Color & Control:


No One Left Behind–spotlight on addiction

CAMH’s ongoing No One Left Behind fundraising campaign is the world’s largest in support of hospital-based mental health research. The plan calls for philanthropic donations to accelerate mental health research at CAMH and build a new Research & Discovery Centre at CAMH’s Queen Street site in Toronto. These investments will enable researchers to tackle the mental health and addiction crisis, driving discovery in priority areas such as brain science, youth mental health and health equity.

David C. Onley Award for Leadership in Accessibility 

Established in 2014, these awards recognize Ontarians who have gone above and beyond to improve accessibility and the quality of life of people with disabilities. The 2023 awards went to Carol-Ann Chafe, Mark Adrian Ewer, Lorin MacDonald, Andrew Nielsen, Kimberley Paradis, Nik Provenzano. The recipients were recognized in a ceremony at the Royal Ontario Museum presided over by the Honourable Elizabeth Dowdeswell, Lieutenant Governor of Ontario.

Where you live as vital as what you eat

Air quality, heat and food in a neighbourhood have enormous impacts on your health say urban designers. It’s usually the poorer areas that are a couple of degrees hotter, less shady, closer to traffic or harder to walk or cycle. Epidemiologist Tolullah Oni, University of Cambridge works to identify risks like speed of cars, poor roads, lack of walkable streets and inequal distribution of healthy public spaces. The aim is to be able to use this data in real time that we call, precision activism and advocacy to plan and generate healthy change.

Courthouse dogs make trials less scary for kids

A young witness is about to testify about being physically and sexually abused by her father from the age of four. Iggy, an eight year-old large black lab, Burmese cross, is there from Boost, a child victim witness support program help make it easier. Iggy doesn’t just go to court, he is considered a staff member. Often witness like her will tuck their toes into the warm weight of his body or pet him with socked feet. He’s so calm. When they look at him and just keep breathing, they calm right down.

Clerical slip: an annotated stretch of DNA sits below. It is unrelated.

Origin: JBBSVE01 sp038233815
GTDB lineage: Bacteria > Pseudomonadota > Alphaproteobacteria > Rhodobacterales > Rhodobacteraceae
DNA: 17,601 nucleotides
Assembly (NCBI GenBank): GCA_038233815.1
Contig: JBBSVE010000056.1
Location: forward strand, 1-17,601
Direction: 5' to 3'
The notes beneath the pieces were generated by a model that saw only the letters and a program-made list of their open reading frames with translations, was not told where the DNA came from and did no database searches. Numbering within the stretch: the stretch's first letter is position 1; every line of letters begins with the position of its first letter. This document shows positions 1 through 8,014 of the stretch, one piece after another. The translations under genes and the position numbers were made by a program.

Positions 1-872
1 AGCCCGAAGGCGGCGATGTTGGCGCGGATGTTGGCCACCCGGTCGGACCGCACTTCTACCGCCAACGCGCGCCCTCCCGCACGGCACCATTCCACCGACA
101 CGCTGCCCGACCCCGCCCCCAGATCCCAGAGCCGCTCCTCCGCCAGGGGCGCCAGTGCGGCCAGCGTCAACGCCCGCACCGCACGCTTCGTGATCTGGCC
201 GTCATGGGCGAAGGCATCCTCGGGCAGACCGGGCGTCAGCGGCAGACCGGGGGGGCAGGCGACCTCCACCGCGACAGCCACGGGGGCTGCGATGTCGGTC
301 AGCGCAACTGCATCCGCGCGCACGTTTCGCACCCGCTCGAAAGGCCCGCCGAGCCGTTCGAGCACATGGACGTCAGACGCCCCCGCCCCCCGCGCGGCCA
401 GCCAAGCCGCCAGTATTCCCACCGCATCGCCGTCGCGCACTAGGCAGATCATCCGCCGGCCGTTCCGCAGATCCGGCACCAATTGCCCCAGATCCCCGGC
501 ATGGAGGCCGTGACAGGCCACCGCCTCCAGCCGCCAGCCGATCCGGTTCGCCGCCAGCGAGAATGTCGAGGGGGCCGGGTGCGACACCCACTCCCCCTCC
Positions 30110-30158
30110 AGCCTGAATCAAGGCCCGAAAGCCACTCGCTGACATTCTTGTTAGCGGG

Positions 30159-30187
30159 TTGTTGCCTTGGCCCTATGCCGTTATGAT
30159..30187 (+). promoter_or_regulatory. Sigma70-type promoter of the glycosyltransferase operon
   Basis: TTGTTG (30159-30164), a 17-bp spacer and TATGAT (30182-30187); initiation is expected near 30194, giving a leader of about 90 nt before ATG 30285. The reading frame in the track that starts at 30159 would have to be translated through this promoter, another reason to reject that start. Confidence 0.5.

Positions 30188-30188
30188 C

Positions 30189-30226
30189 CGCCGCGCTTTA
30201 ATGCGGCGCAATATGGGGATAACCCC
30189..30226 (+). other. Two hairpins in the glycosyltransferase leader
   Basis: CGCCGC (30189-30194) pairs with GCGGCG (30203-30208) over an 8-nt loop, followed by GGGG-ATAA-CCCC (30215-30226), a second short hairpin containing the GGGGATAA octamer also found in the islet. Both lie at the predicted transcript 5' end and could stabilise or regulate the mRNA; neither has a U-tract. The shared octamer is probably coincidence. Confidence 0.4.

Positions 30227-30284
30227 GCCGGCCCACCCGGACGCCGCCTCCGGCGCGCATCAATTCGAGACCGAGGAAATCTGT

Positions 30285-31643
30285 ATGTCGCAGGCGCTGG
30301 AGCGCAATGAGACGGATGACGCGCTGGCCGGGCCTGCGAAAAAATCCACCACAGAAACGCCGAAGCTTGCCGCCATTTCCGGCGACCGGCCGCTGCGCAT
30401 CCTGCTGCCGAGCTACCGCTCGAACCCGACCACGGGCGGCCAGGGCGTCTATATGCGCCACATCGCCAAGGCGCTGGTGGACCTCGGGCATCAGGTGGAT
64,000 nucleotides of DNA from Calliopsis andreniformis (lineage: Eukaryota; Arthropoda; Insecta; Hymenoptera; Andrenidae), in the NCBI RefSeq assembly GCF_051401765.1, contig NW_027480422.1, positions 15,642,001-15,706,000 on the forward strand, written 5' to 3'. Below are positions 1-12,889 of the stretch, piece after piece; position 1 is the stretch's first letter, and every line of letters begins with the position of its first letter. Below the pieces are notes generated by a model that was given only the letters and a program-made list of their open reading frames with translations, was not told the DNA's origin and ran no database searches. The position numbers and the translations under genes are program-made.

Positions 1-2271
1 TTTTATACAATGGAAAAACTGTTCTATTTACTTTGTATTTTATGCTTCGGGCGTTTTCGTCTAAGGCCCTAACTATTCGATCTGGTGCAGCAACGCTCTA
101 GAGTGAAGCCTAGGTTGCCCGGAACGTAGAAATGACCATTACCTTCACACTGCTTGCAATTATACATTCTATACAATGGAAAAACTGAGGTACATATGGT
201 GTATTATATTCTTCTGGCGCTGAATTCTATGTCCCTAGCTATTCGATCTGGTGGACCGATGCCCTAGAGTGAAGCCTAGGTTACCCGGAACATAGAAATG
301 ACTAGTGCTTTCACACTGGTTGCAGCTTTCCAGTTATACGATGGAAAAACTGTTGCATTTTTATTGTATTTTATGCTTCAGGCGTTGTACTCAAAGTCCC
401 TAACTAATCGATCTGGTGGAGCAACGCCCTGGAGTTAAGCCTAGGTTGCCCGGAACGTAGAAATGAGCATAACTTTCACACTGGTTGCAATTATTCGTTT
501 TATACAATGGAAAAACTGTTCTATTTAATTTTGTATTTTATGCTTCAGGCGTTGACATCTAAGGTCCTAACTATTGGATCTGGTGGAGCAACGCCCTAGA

Savvy siblings learning to care

As their parent’s age, more siblings are becoming caregivers for their brothers and sisters living with disabilities. Siblings Canada has now launched a course to help current carers and those anticipating a future role to prepare. Some of the things they look at are: Benefits and programs, income supports and claw backs, preventing exploitation. Effective action plans for financial security. This is a fully free program to be completed in your own time.

Calming neurons to quell seizures 

A new gene therapy tool is now being tested and developed that might, one day, offer a new treatment option for those people who are living with epilepsy. Professors at University College London, Drs Gabriele Lignani and Dimitri Kullman have high hopes that their tool, which will only switch on in overactive neurons, will be able to successfully reduce their hyperactivity to prevent seizure activity. They suggest that the treatment will work only when it needs to and not when unnecessary.

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